In another approach, emotion is regulated by what neuroscientist Stephen Porges calls neuroception. In social situations, arousal is powerfully regulated by signals people unconsciously send, receive, and process. For example, when encountering a stranger, stress hormone release increases the heart rate. But if the stranger's signals indicate trustworthiness, these signals override the effect of stress hormones, slow the heart, calm the person, and allow social interaction to take place. Because neuroception can completely override the effect of stress hormones, can be controlled by linking the noises and motions of flight to neuroceptive signals that calm the person.
Lastly, frequent flyer experts at Flightfox suggest that fear of flying is a reaction caused by the panic and tension of so many travellers in close quarters - once one person is uneasy the rest soon feel uncomfortable as well. Their solution, odd as it may seem, is to fly in premium class to experience flying in a comfortable and relaxed setting, so as to avoid the tension and anxiety of coach.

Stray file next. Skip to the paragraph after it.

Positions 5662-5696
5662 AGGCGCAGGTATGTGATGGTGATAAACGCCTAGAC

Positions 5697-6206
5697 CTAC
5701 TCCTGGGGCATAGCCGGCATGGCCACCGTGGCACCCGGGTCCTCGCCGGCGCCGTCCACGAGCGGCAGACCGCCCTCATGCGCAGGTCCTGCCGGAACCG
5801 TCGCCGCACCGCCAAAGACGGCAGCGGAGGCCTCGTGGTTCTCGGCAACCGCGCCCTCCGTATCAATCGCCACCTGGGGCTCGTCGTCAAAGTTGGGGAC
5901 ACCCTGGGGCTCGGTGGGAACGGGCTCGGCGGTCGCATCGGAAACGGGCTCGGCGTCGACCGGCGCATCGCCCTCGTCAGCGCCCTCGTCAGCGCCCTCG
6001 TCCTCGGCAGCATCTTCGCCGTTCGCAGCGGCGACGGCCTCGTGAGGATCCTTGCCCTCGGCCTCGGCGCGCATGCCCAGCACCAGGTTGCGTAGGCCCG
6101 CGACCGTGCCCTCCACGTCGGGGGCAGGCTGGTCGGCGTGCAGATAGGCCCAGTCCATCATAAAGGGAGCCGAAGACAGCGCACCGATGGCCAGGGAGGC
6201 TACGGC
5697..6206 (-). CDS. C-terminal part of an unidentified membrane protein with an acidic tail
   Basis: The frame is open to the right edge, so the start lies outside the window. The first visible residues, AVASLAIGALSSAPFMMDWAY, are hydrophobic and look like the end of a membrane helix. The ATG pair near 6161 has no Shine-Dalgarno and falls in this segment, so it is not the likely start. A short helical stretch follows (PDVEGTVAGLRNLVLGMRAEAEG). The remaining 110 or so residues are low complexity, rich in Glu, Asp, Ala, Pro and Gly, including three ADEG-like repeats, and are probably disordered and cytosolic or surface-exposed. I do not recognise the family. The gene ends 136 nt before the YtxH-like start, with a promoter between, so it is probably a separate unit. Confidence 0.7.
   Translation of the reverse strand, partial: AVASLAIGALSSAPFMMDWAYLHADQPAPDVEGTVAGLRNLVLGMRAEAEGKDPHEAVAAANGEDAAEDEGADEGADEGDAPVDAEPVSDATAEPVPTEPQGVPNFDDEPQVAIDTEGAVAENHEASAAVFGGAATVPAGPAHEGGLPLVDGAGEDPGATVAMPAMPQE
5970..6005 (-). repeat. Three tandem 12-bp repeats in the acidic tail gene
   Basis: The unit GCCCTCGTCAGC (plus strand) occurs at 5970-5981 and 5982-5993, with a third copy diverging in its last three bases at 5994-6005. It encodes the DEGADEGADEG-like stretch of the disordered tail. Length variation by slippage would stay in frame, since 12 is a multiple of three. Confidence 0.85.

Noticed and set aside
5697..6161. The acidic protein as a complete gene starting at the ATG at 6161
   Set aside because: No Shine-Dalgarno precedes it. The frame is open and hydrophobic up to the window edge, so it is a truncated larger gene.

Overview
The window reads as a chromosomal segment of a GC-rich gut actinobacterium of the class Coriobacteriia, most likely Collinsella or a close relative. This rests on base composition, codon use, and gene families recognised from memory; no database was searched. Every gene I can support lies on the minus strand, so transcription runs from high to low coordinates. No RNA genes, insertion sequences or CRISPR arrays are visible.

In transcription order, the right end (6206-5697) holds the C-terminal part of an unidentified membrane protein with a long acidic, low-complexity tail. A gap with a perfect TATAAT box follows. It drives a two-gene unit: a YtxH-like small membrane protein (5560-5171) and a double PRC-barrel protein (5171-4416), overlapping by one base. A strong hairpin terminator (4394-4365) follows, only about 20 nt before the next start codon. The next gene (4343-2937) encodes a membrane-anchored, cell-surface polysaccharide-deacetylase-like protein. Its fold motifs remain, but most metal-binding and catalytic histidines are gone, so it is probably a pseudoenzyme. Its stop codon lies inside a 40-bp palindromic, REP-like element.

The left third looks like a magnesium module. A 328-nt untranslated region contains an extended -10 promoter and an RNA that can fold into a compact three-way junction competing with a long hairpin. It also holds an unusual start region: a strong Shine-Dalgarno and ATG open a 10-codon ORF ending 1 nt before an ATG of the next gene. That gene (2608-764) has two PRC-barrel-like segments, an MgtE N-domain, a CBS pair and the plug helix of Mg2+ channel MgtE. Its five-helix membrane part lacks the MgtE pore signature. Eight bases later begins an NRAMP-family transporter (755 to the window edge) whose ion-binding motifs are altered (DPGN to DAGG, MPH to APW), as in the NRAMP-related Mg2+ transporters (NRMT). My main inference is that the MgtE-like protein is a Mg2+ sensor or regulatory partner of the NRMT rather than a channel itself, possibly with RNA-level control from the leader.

Flight experience with the use of anti-anxiety medications like benzodiazepines or other relaxant/depressant drugs varies from person to person. Medication decreases the person's reflective function. Though this may reduce anxiety caused by inner conflict, reduced reflective function can cause the anxious flier to believe what they are afraid will happen is actually happening.